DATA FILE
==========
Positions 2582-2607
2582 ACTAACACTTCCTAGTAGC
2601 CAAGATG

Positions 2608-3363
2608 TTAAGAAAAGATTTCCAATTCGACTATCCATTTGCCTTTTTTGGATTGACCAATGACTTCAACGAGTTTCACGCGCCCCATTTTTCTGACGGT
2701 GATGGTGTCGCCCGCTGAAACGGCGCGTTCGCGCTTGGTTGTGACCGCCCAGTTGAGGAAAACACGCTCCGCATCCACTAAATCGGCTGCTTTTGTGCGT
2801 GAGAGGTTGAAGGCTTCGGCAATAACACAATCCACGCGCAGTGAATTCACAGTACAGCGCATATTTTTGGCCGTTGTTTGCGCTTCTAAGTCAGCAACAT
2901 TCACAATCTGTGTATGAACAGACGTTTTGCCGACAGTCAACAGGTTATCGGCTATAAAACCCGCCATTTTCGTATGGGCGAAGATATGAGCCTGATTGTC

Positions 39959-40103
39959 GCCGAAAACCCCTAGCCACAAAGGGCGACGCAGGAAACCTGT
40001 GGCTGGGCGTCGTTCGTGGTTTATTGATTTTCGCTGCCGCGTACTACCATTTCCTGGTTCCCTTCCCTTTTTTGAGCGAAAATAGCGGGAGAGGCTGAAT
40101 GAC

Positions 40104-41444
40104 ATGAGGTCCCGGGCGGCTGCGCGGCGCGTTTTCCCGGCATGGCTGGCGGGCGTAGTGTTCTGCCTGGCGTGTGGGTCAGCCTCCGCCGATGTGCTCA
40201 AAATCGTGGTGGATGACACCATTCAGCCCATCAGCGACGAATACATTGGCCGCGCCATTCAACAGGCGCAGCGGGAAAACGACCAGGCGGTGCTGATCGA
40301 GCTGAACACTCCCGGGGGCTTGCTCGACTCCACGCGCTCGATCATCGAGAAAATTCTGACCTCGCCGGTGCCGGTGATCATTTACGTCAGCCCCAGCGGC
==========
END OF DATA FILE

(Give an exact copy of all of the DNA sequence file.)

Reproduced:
Positions 2582-2607
2582 ACTAACACTTCCTAGTAGC
2601 CAAGATG

Positions 2608-3363
2608 TTAAGAAAAGATTTCCAATTCGACTATCCATTTGCCTTTTTTGGATTGACCAATGACTTCAACGAGTTTCACGCGCCCCATTTTTCTGACGGT
2701 GATGGTGTCGCCCGCTGAAACGGCGCGTTCGCGCTTGGTTGTGACCGCCCAGTTGAGGAAAACACGCTCCGCATCCACTAAATCGGCTGCTTTTGTGCGT
2801 GAGAGGTTGAAGGCTTCGGCAATAACACAATCCACGCGCAGTGAATTCACAGTACAGCGCATATTTTTGGCCGTTGTTTGCGCTTCTAAGTCAGCAACAT
2901 TCACAATCTGTGTATGAACAGACGTTTTGCCGACAGTCAACAGGTTATCGGCTATAAAACCCGCCATTTTCGTATGGGCGAAGATATGAGCCTGATTGTC

Positions 39959-40103
39959 GCCGAAAACCCCTAGCCACAAAGGGCGACGCAGGAAACCTGT
40001 GGCTGGGCGTCGTTCGTGGTTTATTGATTTTCGCTGCCGCGTACTACCATTTCCTGGTTCCCTTCCCTTTTTTGAGCGAAAATAGCGGGAGAGGCTGAAT
40101 GAC

Positions 40104-41444
40104 ATGAGGTCCCGGGCGGCTGCGCGGCGCGTTTTCCCGGCATGGCTGGCGGGCGTAGTGTTCTGCCTGGCGTGTGGGTCAGCCTCCGCCGATGTGCTCA
40201 AAATCGTGGTGGATGACACCATTCAGCCCATCAGCGACGAATACATTGGCCGCGCCATTCAACAGGCGCAGCGGGAAAACGACCAGGCGGTGCTGATCGA
40301 GCTGAACACTCCCGGGGGCTTGCTCGACTCCACGCGCTCGATCATCGAGAAAATTCTGACCTCGCCGGTGCCGGTGATCATTTACGTCAGCCCCAGCGGC